November 11, 2016-April 27, 2017
Rosenberg Library, 4th Floor
The image of Rosie the Riveter became a powerful icon during World War II. As men left their manufacturing jobs to join the military, women were recruited to work in the growing defense industry to support the war effort. Positive images of women doing non-traditional “masculine” jobs while remaining “feminine” were created to change gender norms around work roles. Rosie the Riveter got her name in a 1942 song by Redd Evans and John Jacob Loeb and was further popularized when Norman Rockwell’s Rosie painting was featured on the cover of a 1943 issue of The Saturday Evening Post. Rockwell’s muscular Rosie defies convention, equipped as she is with a jackhammer in her lap and work goggles.
Artist J. Howard Miller created the most famous version of Rosie in his poster featuring an arm-flexing, bandana-wearing factory girl under the slogan “We Can Do It!” Over the last six decades, this image became a symbol of empowerment for women and has been reproduced and repurposed in a multitude of ways, gracing everything from lunch boxes to political posters. Rockwell’s image was better known during the 1940s, but Miller’s version was not restricted by copyright and has since become a cultural phenomenon through its widespread use in social media.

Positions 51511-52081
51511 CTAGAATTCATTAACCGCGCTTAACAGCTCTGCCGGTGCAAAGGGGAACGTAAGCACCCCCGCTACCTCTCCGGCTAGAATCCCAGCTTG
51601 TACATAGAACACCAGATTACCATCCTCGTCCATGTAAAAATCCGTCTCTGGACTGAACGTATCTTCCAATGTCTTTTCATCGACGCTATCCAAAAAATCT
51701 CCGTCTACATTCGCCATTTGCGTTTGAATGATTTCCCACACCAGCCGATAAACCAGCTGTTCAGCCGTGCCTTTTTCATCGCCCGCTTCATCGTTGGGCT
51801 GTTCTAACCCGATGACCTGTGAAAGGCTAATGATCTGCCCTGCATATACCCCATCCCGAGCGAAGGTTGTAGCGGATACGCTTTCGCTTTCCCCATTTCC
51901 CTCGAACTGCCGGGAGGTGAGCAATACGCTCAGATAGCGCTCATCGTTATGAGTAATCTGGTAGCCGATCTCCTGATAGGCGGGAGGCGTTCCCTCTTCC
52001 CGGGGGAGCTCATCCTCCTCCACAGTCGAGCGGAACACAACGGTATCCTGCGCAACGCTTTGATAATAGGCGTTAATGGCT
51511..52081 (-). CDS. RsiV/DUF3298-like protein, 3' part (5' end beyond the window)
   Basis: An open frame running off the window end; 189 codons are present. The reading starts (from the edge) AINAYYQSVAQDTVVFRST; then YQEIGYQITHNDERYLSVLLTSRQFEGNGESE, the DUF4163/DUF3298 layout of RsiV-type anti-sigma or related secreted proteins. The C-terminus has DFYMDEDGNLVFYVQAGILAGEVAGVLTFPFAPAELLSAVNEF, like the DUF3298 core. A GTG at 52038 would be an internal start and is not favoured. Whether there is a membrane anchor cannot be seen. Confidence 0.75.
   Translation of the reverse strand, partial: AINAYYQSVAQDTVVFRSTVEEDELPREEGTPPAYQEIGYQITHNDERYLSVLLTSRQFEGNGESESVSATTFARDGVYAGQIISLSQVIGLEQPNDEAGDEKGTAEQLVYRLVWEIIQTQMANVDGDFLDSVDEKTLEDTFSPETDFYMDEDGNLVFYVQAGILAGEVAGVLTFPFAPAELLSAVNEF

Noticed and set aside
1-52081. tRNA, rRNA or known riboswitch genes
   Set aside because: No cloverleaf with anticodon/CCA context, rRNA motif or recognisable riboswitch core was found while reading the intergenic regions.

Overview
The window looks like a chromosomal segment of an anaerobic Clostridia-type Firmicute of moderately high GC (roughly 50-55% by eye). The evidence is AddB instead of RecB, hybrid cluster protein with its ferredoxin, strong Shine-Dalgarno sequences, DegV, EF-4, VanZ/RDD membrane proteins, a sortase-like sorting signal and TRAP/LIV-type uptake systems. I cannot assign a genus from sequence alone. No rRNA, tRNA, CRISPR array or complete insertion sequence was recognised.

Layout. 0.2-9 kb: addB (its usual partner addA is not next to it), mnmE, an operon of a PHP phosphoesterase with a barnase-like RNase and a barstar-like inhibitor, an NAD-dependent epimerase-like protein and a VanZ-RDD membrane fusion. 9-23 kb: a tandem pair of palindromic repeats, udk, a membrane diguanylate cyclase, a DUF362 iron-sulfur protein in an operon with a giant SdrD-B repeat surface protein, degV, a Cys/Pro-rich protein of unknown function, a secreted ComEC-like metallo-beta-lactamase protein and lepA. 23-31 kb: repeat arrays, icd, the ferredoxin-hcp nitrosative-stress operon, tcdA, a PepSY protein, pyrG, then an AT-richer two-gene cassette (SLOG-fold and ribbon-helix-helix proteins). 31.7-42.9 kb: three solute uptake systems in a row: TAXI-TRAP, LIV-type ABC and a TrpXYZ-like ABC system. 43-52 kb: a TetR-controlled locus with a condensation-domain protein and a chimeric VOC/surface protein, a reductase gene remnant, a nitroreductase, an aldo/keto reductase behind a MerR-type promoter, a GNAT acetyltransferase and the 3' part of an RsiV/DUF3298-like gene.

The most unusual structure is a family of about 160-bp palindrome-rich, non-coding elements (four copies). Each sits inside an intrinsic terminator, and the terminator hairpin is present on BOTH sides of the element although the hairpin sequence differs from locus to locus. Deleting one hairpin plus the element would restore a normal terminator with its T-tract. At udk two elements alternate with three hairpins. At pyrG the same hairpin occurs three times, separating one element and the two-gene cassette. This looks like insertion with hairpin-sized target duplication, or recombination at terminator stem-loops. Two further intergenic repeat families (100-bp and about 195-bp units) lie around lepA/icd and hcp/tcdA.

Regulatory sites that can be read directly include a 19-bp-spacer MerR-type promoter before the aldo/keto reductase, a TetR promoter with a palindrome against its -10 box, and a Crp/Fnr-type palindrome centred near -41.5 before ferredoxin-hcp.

This exhibition explores the history of the original Rosies in U.S. shipyards during World War II, the way in which the icon of Rosie has been altered in the service of political activism and the inventive ways that women have made Rosie their own.
For this exhibition, the CCSF Library continues its longstanding collaboration with the Labor Archives and Research Center at San Francisco State University.
The Labor Archives and Research Center preserves the rich, lively labor history of the San Francisco Bay Area. The Center is open to the public and holds more than 6,000 feet of primary source material, predominantly from the 20th century. The Labor Archives collects union records, personal papers, scrapbooks, photographs, posters, oral histories, and artifacts documenting local working people and labor organizations. Founded in 1985 by trade union leaders, historians, and university administrators, the Labor Archives is a unit of the J. Paul Leonard Library at San Francisco State University.
Votan Henriquez, “Warrior Wombyn (aka Rezzie the Riveter).”
Click for the Rosie the Riveter library exhibition assignment and list of books, websites and articles.